15. Steve P Manos 3 months ago3 months ago

    Great, informative article. Very thought-provoking. The "normal" needs of all: students, parents, staff, and the community are indeed magnified and the unified and comprehensive efforts to deliver a safe and equitable learning environment are a huge challenge and priority. I would like to see articles with stress on Student & Learning Supports (SLS) (aka Pupil Personnel Services in CA consisting of PPS credentialed School Social Workers, School Counselors, School Psychologists. And integrated into this component are … Read More

    Great, informative article. Very thought-provoking. The “normal” needs of all: students, parents, staff, and the community are indeed magnified and the unified and comprehensive efforts to deliver a safe and equitable learning environment are a huge challenge and priority.

    I would like to see articles with stress on Student & Learning Supports (SLS) (aka Pupil Personnel Services in CA consisting of PPS credentialed School Social Workers, School Counselors, School Psychologists. And integrated into this component are School Nurses with Health credentials).

    With this highly challenging and stressful adapting to the Pandemic we need to keep in mind and in our plans the contribution of and need for this SLS component that supports the other two major components of good schools: teaching and management. Teachers and administrators and the public do need to be reminded of essential supports to learning and well being/mental health that are provided by this sometimes overlooked but essential component. I am afraid our well intentioned efforts will fall short if we aren’t inclusive especially now.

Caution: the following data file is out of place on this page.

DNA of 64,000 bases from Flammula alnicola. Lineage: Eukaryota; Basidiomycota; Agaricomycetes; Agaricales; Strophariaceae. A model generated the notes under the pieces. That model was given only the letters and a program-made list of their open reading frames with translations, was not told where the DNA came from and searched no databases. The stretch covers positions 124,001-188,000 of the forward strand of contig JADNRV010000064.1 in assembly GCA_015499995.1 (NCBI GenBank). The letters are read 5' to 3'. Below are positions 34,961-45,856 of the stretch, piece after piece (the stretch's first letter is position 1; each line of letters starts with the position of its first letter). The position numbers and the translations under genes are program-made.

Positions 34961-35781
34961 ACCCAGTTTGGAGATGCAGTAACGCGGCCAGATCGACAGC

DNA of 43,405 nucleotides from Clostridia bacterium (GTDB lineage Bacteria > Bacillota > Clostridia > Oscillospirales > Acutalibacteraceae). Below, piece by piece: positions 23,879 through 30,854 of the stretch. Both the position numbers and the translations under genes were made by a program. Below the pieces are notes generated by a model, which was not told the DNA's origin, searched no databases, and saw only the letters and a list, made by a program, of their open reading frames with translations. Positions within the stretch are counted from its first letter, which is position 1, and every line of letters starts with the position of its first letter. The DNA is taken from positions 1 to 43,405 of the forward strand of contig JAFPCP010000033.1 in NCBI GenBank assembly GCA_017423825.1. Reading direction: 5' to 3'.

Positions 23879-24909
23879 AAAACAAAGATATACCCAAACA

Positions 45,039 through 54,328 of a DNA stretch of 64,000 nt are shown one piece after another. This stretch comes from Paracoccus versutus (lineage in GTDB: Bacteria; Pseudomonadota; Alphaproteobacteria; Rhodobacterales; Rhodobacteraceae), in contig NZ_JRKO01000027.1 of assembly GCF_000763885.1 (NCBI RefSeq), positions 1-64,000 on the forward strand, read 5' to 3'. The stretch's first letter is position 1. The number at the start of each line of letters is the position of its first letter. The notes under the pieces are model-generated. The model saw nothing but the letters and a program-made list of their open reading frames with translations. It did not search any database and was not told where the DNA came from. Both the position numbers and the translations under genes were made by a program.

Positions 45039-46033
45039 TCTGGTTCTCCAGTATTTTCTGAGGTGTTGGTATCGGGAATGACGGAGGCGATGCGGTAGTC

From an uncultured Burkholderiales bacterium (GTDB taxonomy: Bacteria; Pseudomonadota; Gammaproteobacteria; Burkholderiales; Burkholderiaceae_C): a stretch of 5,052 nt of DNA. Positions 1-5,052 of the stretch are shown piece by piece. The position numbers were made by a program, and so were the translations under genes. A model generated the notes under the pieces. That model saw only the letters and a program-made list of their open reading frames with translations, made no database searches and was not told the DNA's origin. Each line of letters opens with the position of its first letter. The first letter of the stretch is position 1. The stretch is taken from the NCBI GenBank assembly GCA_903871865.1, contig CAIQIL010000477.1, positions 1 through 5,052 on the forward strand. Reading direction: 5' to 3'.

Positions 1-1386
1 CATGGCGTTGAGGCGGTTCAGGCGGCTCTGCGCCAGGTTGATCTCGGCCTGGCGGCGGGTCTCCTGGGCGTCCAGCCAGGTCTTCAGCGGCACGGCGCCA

Thanks for the opportunity to comment. Keep up the good reporting.

  16. Samuel Juria 3 months ago3 months ago

    The way the bill is written leaves a lot open to interpretation and makes it ripe for litigation from parents who want in-person instruction. For example, this article says "Schools can offer distance learning if ordered by a state or local health official, or for students who are medically at-risk or are self-quarantining because of exposure to Covid-19". However, if you read the bill, what it actually says is that "Distance learning may be offered..." … Read More

    The way the bill is written leaves a lot open to interpretation and makes it ripe for litigation from parents who want in-person instruction. For example, this article says “Schools can offer distance learning if ordered by a state or local health official, or for students who are medically at-risk or are self-quarantining because of exposure to Covid-19”. However, if you read the bill, what it actually says is that “Distance learning may be offered…” “…as a result of an order or guidance from a state public health officer or a local public health officer.”

    Here’s the problem: While we all understand what an “order” would look like, does “as a result of guidance” mean that a health officer has to issue specific guidance authorizing remote learning e.g. “due to the current state of COVID-19 spread, the district shall offer distance learning”? That apparently is how Marin County is interpreting this; their position is that the bill’s language essentially outlaws distance learning unless a health official explicitly orders it.

    On the other hand, “as a result of guidance” could be interpreted to mean that there’s guidance issued explaining how to safely do in-person instruction (which is the only guidance out there right now from any public health official; none of the issued guidance even mentions distance learning), but then districts can’t (or don’t want to) meet the guidance, and then essentially argue that they have to resort to distance learning “as a result” or not meeting the guidance.

  17. Lindsey 3 months ago3 months ago

    How does the bill affect schools that plan to offer a hybrid program?

  18. Laura Spencer 3 months ago3 months ago

    In the opener you say schools will need to provide daily interaction, but then you write that the bill encourages it. Which is it? There's also a big issue with funding in this bill. It's proposing funding for the 2020/21 school year to be "frozen" based on attendance from the 2019/20 school year. This means the state will not fund any school that experiences growth this next year. AB77, if passed, as written is designed to … Read More